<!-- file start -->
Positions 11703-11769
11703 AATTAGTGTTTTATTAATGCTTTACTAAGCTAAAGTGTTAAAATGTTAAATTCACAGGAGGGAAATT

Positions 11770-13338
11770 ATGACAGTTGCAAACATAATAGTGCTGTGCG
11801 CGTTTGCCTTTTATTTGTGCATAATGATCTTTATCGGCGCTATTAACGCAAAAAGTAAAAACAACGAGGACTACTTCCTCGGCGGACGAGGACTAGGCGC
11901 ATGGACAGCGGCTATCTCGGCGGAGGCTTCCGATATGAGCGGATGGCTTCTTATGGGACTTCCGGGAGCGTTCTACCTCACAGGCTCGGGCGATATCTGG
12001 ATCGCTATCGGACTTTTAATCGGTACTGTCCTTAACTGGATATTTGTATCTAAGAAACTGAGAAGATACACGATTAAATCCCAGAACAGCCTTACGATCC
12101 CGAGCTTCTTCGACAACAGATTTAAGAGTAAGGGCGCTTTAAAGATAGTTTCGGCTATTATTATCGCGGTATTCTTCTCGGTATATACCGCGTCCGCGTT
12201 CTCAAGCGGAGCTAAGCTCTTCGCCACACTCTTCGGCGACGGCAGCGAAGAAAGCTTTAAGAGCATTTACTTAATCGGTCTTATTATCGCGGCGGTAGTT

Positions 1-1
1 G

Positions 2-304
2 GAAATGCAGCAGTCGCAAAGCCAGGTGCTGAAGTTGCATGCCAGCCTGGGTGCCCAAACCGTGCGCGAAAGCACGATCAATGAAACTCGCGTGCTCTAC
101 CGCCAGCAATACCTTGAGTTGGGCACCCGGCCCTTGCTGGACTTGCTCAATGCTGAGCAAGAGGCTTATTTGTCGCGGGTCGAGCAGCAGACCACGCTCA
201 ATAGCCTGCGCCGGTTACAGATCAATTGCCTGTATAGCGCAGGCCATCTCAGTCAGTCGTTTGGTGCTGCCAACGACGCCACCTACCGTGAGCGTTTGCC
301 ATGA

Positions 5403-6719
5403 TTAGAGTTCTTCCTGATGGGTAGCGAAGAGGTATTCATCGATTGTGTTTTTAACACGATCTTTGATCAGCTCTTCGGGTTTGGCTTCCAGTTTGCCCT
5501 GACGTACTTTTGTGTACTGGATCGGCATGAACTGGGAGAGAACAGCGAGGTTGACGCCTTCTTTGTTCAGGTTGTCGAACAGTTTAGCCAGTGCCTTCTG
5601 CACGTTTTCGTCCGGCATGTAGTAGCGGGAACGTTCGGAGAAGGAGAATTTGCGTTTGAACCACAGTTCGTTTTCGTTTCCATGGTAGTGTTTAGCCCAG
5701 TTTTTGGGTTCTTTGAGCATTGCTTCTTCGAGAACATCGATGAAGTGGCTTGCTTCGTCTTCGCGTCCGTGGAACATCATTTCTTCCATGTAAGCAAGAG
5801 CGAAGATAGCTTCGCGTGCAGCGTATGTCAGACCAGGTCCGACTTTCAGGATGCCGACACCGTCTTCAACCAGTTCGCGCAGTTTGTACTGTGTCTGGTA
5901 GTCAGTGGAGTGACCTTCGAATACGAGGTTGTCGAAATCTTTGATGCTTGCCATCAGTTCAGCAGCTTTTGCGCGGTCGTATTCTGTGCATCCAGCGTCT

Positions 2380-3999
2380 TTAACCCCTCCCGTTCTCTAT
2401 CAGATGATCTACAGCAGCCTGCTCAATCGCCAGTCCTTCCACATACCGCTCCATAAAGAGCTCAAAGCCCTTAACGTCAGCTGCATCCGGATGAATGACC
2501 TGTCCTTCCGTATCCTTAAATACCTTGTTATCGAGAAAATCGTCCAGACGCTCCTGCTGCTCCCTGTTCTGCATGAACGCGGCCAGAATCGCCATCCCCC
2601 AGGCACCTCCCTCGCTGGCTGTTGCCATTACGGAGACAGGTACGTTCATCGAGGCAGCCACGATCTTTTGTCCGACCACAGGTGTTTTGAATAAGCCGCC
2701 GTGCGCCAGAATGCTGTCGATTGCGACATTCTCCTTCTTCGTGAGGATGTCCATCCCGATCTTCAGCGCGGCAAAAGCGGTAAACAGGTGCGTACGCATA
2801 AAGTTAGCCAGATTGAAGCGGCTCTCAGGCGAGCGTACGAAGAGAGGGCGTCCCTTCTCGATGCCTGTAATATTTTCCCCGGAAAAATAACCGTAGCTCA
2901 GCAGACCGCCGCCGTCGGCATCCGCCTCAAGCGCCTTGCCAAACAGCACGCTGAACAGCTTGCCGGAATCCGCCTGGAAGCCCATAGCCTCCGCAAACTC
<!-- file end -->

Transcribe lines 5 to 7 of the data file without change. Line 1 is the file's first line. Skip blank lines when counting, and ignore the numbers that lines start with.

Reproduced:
11801 CGTTTGCCTTTTATTTGTGCATAATGATCTTTATCGGCGCTATTAACGCAAAAAGTAAAAACAACGAGGACTACTTCCTCGGCGGACGAGGACTAGGCGC
11901 ATGGACAGCGGCTATCTCGGCGGAGGCTTCCGATATGAGCGGATGGCTTCTTATGGGACTTCCGGGAGCGTTCTACCTCACAGGCTCGGGCGATATCTGG
12001 ATCGCTATCGGACTTTTAATCGGTACTGTCCTTAACTGGATATTTGTATCTAAGAAACTGAGAAGATACACGATTAAATCCCAGAACAGCCTTACGATCC